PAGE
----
The best way to do this is by creating a checklist that details the steps that need to be taken at the end of each work day, to ensure your business remains secure. This should be written in a way that any member of staff can understand, and it’s a good idea to put a number of trusted employees on a rota to go through the checklist at the end of each work day.

Your security checklist will be unique to your business, but it should include steps like:

  • Searching the premises at the end of the day.
  • Making sure all doors and windows are locked.
  • Making sure the alarm is activated.
  • Making sure any money left on-site is locked away.
  • Making sure nothing valuable is visible from outside.
  • Making sure deterrents such as security lights and CCTV cameras are activated and fully-functioning.
  • Making sure there are no items outside your premises that could help a burglar break in.

Depending on the details of your policy, your insurer may refuse to pay out if you fail to follow any of these steps, and your premises is broken into. It’s therefore crucial that your staff follow this security checklist at the end of each day.

Brief your staff on basic security measures

You should also brief your staff on some basic security measures they need to take. Again, these will be specific to your business and largely depend on your industry, but they should include principles such as:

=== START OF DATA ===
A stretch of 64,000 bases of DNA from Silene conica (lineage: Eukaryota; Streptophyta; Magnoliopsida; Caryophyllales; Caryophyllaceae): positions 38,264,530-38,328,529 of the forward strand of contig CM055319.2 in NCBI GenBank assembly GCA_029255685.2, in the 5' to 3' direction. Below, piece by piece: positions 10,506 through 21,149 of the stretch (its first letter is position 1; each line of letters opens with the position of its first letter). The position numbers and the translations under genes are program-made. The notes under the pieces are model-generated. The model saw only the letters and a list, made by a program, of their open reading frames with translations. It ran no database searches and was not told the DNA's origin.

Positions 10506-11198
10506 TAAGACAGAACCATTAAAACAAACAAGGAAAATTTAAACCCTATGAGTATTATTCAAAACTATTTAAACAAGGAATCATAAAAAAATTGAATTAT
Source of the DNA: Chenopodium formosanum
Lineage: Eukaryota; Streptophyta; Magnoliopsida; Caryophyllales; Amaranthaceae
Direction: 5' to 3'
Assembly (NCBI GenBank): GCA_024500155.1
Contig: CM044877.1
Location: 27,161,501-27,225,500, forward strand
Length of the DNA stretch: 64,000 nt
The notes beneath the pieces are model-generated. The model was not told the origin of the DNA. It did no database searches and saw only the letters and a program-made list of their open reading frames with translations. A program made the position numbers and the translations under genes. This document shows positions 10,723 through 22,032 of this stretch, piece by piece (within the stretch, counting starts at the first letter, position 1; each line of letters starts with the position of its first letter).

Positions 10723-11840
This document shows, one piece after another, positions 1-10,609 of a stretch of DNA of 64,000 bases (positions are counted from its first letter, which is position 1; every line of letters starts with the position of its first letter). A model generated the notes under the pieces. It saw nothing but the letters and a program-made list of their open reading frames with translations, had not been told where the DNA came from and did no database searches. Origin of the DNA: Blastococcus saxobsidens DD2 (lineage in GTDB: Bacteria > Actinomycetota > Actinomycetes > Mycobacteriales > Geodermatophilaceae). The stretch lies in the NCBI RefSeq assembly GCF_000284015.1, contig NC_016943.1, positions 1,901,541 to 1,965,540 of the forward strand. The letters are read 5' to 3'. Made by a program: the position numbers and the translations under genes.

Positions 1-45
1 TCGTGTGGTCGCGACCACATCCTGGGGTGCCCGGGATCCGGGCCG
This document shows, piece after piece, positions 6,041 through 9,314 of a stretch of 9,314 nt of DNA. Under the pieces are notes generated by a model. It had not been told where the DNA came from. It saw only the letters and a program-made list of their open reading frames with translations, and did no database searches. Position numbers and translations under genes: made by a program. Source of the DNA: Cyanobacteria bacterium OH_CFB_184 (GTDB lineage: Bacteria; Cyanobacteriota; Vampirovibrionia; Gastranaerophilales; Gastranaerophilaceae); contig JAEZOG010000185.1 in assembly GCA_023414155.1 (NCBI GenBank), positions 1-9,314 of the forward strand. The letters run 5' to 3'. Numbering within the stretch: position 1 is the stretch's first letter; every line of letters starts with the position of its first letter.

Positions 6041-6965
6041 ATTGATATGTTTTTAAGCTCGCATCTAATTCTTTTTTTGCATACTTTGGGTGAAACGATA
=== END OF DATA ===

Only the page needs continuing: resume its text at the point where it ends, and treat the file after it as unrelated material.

• Keep doors and windows shut and locked whenever possible.
  • Lock valuable items away when they’re not in use.
  • Never leave the reception desk unattended.
  • Keep as little cash on-site as possible, and always count it in private.
  • Only hand out office keys to trusted members of staff.
  • Change the locks immediately if a key ever goes missing.
  • Staff should speak up if they notice any suspicious behaviour on-site.
  • Sensitive documents should be shredded when they need to be disposed of.

If your staff stick to these guidelines day-to-day, your business will remain as secure as possible.

Create a maintenance schedule

When your office is unoccupied, your security equipment is your only line of defence against burglars. Therefore, it’s crucial that you put a maintenance schedule in place, to ensure your deterrents remain in full working order.